Oh, I nearly forgot Stonehenge itself. Land trains shuttle back and forth to the stones every four minutes at peak times. The 10-minute journey stops halfway for an optional walk to a viewing point over the landscape, which is owned largely by the National Trust. Once at the stones the route now goes clockwise before nearing the circle itself, saving the best and closest views to last.
I walked that morning from Durrington Walls, two miles to the northeast, a huge henge in a saucer of land beside the River Avon. Research suggests it has a strong connection with Stonehenge, perhaps as a feasting place, or housing for workers building the site. "Hmmm," said my companion, David Dawson, "I’m not sure about those. But paddling the cremated remains of your chief down the Avon and taking them up via The Avenue, that works for me."
David is the director of the Wiltshire Museum at Devizes, which opened a new gallery this summer with superb artefacts found outside the stones, artfully marketed as "Gold at the Time of Stonehenge." Meanwhile the Salisbury & South Wiltshire Museum, in Salisbury Cathedral Close, opens its Wessex Gallery next spring with older finds from within the stones. Both have lent objects to the new visitor centre and both are at last beginning to get the attention they deserve.
For me, the real excitement of the "new" Stonehenge is its reconnection with the landscape, near and far. There’s a new English Heritage walking map for the UNESCO World Heritage Site of Stonehenge and Avebury, the latter an amazing stone circle to the north, too often ignored. The hearty can hike for two days between monuments. The less hearty can do Durrington Walls to Stonehenge.
As we left Durrington, discreet new interpretation boards were going up at key points. We passed "Woodhenge", timber circle remains excavated in the 1920s, a fallen sarsen called the Cuckoo Stone and a flattened long barrow at the east end of one of Stonehenge’s bigger mysteries, an oblong enclosure almost two miles long, called the Cursus because 18th century antiquarians mistook it for a Roman racetrack. Nobody has a clue how it worked.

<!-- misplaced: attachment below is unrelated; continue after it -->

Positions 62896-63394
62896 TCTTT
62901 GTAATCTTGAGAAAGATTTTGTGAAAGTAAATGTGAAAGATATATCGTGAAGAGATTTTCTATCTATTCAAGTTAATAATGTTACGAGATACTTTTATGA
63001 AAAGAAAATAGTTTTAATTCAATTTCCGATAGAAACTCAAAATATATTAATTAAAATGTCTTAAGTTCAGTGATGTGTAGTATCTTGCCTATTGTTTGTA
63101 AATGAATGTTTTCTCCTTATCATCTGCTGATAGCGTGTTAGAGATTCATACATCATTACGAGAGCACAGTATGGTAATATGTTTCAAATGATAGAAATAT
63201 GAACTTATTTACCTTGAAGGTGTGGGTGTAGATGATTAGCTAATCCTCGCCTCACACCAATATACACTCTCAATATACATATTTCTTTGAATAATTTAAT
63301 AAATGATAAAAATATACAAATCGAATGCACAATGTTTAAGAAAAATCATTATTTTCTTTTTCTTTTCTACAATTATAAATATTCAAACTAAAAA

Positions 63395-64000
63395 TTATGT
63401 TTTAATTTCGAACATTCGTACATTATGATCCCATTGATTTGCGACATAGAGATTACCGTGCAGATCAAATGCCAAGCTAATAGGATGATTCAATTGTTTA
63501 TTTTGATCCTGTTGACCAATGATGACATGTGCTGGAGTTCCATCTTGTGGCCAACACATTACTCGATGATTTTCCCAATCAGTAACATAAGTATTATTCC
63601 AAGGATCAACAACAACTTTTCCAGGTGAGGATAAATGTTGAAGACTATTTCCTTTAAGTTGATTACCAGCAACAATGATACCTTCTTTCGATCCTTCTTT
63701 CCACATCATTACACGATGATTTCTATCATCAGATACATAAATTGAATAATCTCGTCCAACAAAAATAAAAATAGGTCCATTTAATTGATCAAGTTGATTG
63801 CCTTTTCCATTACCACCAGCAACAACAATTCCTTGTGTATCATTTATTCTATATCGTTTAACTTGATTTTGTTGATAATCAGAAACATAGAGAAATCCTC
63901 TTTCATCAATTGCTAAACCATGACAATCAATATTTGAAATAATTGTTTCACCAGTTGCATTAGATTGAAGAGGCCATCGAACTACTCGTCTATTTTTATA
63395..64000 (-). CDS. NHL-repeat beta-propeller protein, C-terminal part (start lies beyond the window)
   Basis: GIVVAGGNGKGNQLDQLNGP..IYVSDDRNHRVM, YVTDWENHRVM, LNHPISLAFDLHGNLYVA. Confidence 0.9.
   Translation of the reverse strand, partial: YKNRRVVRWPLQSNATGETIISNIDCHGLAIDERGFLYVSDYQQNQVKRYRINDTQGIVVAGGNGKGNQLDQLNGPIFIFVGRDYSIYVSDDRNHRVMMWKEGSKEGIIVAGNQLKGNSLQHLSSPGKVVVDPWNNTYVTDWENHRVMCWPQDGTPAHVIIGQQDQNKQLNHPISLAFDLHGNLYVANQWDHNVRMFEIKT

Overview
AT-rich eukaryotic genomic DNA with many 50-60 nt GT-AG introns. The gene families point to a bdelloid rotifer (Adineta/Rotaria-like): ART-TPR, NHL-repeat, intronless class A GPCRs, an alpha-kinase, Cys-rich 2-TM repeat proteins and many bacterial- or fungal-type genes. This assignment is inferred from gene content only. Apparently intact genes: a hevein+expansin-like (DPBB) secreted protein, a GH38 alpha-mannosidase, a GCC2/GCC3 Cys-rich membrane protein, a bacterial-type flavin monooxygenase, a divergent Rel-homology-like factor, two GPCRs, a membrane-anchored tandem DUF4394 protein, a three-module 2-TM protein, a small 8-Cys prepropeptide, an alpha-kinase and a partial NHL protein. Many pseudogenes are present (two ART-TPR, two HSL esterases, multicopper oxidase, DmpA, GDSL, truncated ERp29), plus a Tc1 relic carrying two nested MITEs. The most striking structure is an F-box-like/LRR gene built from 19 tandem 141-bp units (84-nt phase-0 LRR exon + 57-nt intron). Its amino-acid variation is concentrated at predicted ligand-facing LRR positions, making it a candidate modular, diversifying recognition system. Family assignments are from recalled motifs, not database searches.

At New Kings’ Barrows, five unexcavated mounds in a line, we overtook the team installing the interpretation boards. The path crossed a field to join The Avenue curving up from the Avon, turning southwest for the final approach.
It’s not all perfect of course. The nearer we got to the site the more 21st century we could see: fences around the stones and the A344’s new hair transplant; visitors with audio guides clamped to their ears; the old concrete centre; a distant encrustation of white vans. King Arthur Pendragon, the soi disant Arch Druid, was holding court with the media, unhappy about the human remains on display in the visitor centre.
There may be protests. There will no doubt be teething troubles. But overall it feels like the dawn of a new era. Now all we need is that A303 tunnel.
Stonehenge essentials. From February 1, 2014, Stonehenge entry will be by pre-booked ticket only. Adults £14.90 ($24.65), concessions £13.40 ($22.15), children five-15 £8.90 ($14.70), families (two adults/three children) £38.70 ($63.90). Members free.
The map “Exploring the World Heritage Site: Stonehenge and Avebury” costs £9.99 ($16.50) and Julian Richards’ excellent new guidebook £4.99 ($8.25).
For more information see visitwiltshire.co.uk.
Source: Sophie Campbell, Telegraph Travel.